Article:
Interesting comment by Edward Hasbrouck about the collection of data on where everyone travels, especially the collection of air-travel data. He sees the US, and especially people living in New York City (media) and Washington D.C. (government), as collectively suffering from post-traumatic stress disorder after 9/11. The Travel Panopticon is the core of that response to 9/11/2001. Our first response was panic, leading to investigation: integrated databases, etc. Now we’re entering second phase of PTSD: trama, leading us to go from investigation into surveillance. Our main thrust is explicit prohibition of anonymous travel, and by that act to enforce the non-transportation of undesirables.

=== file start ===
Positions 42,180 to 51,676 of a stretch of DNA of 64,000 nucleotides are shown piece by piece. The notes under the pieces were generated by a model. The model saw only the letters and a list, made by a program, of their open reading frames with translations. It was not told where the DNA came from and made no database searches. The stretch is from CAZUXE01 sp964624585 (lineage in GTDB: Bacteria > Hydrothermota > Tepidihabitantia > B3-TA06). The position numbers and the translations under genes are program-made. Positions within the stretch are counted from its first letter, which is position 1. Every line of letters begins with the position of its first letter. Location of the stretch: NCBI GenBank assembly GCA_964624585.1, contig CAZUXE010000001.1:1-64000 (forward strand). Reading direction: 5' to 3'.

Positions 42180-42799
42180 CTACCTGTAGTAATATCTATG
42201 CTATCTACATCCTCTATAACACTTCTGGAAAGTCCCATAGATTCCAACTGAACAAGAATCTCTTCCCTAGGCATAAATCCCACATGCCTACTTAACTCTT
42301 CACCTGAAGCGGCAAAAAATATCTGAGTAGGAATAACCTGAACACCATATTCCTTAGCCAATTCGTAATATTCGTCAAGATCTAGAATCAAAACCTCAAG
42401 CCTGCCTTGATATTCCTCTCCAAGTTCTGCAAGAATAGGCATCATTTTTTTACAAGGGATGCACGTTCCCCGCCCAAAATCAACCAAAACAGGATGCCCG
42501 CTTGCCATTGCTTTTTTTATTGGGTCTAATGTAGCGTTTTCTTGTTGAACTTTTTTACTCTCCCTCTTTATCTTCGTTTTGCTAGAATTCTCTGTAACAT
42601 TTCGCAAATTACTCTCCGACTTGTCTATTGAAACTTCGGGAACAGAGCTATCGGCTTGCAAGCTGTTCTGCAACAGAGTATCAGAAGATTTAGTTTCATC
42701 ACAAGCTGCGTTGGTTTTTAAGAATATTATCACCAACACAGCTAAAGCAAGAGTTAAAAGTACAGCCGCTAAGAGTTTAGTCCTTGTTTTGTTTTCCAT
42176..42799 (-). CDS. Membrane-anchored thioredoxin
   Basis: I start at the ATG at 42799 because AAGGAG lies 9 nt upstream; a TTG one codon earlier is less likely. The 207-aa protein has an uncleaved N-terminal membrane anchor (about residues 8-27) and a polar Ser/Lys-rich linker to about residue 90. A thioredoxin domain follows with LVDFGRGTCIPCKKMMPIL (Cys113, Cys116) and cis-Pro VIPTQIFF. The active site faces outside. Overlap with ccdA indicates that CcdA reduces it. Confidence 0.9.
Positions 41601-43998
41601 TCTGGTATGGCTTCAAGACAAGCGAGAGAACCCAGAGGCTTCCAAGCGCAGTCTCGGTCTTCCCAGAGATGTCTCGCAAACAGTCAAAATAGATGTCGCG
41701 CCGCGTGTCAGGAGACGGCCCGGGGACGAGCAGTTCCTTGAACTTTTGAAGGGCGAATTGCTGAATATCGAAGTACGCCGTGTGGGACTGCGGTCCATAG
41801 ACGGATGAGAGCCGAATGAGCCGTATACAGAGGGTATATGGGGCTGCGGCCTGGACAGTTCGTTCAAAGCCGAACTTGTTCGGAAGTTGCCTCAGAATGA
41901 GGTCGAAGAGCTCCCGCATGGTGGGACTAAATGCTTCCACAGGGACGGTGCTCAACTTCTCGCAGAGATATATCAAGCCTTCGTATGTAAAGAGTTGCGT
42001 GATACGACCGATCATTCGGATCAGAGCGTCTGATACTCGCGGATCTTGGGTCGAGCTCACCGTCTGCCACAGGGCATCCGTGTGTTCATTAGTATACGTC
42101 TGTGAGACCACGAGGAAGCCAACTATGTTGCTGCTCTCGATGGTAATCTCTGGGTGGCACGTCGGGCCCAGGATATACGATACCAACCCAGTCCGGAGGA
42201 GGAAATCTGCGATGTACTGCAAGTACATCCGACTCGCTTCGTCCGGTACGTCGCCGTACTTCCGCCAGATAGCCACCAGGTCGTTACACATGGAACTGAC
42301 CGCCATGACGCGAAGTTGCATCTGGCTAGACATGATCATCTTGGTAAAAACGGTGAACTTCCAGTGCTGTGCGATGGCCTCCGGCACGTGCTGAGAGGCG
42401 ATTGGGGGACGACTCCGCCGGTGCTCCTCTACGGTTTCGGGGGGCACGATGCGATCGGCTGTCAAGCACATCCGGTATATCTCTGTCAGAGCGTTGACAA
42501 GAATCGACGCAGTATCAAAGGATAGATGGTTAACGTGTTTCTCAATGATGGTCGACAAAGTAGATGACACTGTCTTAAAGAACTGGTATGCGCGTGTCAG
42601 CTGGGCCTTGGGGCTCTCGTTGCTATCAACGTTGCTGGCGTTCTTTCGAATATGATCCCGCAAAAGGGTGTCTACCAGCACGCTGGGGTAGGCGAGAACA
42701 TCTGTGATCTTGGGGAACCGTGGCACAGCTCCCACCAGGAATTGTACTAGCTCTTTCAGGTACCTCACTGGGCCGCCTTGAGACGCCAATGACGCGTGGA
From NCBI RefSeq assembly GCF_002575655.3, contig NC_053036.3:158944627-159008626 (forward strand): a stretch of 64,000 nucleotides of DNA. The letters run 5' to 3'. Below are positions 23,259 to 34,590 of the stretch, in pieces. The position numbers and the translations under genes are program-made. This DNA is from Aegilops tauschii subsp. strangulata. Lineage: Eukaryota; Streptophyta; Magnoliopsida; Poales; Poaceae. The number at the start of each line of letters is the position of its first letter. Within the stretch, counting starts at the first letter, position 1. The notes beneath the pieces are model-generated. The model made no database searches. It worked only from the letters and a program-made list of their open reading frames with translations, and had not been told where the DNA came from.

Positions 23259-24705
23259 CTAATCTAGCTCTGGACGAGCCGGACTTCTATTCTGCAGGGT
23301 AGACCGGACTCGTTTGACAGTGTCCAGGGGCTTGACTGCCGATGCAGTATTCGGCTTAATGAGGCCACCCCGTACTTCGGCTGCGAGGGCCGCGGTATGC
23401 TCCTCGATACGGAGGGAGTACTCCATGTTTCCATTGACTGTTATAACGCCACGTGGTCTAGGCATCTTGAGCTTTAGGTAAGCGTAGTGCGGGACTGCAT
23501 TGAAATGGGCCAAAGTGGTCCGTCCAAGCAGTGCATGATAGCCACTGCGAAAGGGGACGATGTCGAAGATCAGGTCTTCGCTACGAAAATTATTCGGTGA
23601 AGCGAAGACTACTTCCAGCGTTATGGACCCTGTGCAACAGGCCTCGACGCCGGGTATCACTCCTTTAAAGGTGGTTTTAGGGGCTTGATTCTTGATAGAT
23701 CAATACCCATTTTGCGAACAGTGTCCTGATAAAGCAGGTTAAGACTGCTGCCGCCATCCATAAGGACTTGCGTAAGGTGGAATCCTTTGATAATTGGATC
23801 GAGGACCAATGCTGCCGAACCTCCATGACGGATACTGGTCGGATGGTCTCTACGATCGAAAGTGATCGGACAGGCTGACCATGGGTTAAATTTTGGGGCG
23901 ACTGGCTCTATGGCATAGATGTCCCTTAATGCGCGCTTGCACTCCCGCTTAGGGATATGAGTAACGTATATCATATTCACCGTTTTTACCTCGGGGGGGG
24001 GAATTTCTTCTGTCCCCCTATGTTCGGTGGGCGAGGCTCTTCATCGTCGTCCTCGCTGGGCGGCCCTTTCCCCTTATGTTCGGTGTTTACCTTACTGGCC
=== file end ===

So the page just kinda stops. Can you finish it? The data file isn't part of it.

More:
This sort of panic explains for why we require all sorts of inconvenient and sometimes dangerous privacy-violations when it comes to travel, even though it doesn’t make us more secure. As Bruce Schneier points out, asking for ID before you get on a plane not only doesn’t stop terrorists (unless we can convince them to put “terrorist” on their cards) but it doesn’t even keep people from passing tickets on to someone else. When you’re in a state of panic, it doesn’t matter if something is sensible — you just want to be doing something, anything.